David Berendes, a PhD candidate in Environmental Health Sciences, focuses his research on the household and neighborhood-level drivers of fecal contamination and enteric infection found in urban settings. He combines microbiology, epidemiology, and spatial analysis to assess the spread of fecal contamination in the urban environment.
In the Field With: David Berendes
David’s work is part of the SaniPath study, led by Dr. Christine Moe out of the Emory Center for Global Safe Water, Sanitation, and Hygiene and funded by the Bill and Melinda Gates Foundation.
David traveled to Vellore, India, in February 2015 for three weeks to collect data on household and neighborhood management of fecal sludge, taking the following photographs along the way.
“Overall, I was extremely impressed by the work and the health-care system our colleagues at Christian Medical College had in place,” says David. “It was my first time working exclusively in an urban environment, and it was definitely eye-opening.”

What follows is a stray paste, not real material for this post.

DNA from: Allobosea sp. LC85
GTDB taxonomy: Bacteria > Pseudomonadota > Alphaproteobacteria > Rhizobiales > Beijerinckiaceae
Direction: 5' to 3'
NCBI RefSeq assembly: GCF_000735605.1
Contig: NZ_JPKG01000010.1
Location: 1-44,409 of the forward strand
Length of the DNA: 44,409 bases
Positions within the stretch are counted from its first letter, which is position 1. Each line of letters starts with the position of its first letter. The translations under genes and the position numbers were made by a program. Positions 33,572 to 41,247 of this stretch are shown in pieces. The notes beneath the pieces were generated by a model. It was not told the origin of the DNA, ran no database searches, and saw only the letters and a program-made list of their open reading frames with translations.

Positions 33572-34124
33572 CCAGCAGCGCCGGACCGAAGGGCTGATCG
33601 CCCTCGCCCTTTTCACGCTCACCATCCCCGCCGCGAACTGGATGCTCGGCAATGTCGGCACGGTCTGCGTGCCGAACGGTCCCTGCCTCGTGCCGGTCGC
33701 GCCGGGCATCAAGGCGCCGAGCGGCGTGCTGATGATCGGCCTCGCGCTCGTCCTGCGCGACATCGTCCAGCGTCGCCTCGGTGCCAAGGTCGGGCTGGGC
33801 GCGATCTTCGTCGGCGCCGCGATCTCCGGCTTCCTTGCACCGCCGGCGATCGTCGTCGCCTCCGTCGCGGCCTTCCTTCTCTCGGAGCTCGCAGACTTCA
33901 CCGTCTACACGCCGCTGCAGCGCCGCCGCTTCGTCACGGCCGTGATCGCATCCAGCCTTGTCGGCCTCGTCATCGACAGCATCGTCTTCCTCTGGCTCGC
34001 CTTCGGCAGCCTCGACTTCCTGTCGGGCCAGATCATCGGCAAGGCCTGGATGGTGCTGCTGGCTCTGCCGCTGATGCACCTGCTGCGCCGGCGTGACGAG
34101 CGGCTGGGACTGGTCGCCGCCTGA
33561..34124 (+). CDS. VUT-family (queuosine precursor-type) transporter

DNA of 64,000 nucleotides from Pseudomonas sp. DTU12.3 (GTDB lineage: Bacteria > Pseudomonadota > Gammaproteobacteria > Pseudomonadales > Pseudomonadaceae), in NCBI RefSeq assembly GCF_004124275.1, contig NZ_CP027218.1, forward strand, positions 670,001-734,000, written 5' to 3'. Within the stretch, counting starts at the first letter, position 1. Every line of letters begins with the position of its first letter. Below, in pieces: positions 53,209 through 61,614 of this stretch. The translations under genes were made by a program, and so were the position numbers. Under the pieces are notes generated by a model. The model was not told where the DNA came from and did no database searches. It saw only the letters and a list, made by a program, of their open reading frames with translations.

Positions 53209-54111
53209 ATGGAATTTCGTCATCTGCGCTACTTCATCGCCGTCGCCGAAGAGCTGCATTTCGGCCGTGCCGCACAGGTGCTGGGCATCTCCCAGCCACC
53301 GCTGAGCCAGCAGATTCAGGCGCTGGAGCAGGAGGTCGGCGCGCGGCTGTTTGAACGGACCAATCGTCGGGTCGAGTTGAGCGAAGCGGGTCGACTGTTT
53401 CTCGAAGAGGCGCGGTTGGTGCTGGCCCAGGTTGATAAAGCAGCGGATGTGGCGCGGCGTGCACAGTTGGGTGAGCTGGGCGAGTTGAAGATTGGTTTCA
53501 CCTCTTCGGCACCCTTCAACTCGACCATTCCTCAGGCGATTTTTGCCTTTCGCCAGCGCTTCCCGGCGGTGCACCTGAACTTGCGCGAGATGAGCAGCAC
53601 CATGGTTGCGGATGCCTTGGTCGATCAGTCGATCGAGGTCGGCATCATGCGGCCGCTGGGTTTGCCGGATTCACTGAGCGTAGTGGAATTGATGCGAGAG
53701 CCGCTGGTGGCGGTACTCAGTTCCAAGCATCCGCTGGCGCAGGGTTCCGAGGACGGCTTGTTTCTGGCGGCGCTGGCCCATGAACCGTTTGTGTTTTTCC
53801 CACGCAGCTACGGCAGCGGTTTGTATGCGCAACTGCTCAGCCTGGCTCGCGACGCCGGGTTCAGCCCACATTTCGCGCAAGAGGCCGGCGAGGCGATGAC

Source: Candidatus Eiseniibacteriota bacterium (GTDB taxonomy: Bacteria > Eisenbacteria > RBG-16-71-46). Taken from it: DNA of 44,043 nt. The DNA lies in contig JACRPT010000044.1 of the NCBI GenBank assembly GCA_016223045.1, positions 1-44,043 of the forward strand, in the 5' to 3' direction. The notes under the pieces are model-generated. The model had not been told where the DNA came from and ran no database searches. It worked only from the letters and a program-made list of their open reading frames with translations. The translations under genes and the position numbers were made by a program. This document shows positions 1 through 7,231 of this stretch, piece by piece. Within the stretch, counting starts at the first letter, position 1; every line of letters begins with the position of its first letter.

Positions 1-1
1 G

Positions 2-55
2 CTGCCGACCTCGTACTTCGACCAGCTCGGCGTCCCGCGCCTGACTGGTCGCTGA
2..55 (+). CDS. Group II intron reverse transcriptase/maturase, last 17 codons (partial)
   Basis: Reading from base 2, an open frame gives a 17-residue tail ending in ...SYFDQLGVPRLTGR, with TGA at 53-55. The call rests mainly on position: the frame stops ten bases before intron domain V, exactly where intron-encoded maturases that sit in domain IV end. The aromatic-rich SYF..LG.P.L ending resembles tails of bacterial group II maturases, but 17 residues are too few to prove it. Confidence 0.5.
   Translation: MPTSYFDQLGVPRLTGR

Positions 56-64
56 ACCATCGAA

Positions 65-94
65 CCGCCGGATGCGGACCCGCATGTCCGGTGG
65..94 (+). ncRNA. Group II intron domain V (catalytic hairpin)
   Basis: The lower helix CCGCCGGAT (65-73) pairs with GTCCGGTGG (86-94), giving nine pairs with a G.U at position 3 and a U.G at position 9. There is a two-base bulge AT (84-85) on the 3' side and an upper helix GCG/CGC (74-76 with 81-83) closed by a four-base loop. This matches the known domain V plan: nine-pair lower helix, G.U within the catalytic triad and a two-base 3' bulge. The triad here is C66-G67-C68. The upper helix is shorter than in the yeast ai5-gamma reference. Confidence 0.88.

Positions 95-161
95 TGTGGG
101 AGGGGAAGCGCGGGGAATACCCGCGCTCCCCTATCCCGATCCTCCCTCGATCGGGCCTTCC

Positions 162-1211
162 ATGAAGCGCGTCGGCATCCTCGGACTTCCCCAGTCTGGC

David is currently working on his dissertation; two of the papers are coming out of the data from his Vellore trip. Upon graduation, he plans to continue working in international WASH. While the U.S. will likely serve as his home base, David hopes his work continues to take him abroad (his WASH interests have also taken him to Rwanda and Haiti so far).
“No location has the same challenges or quite the same solutions as another,” he says. “It’s through dealing with these varying contexts that we discover the common themes that truly work.”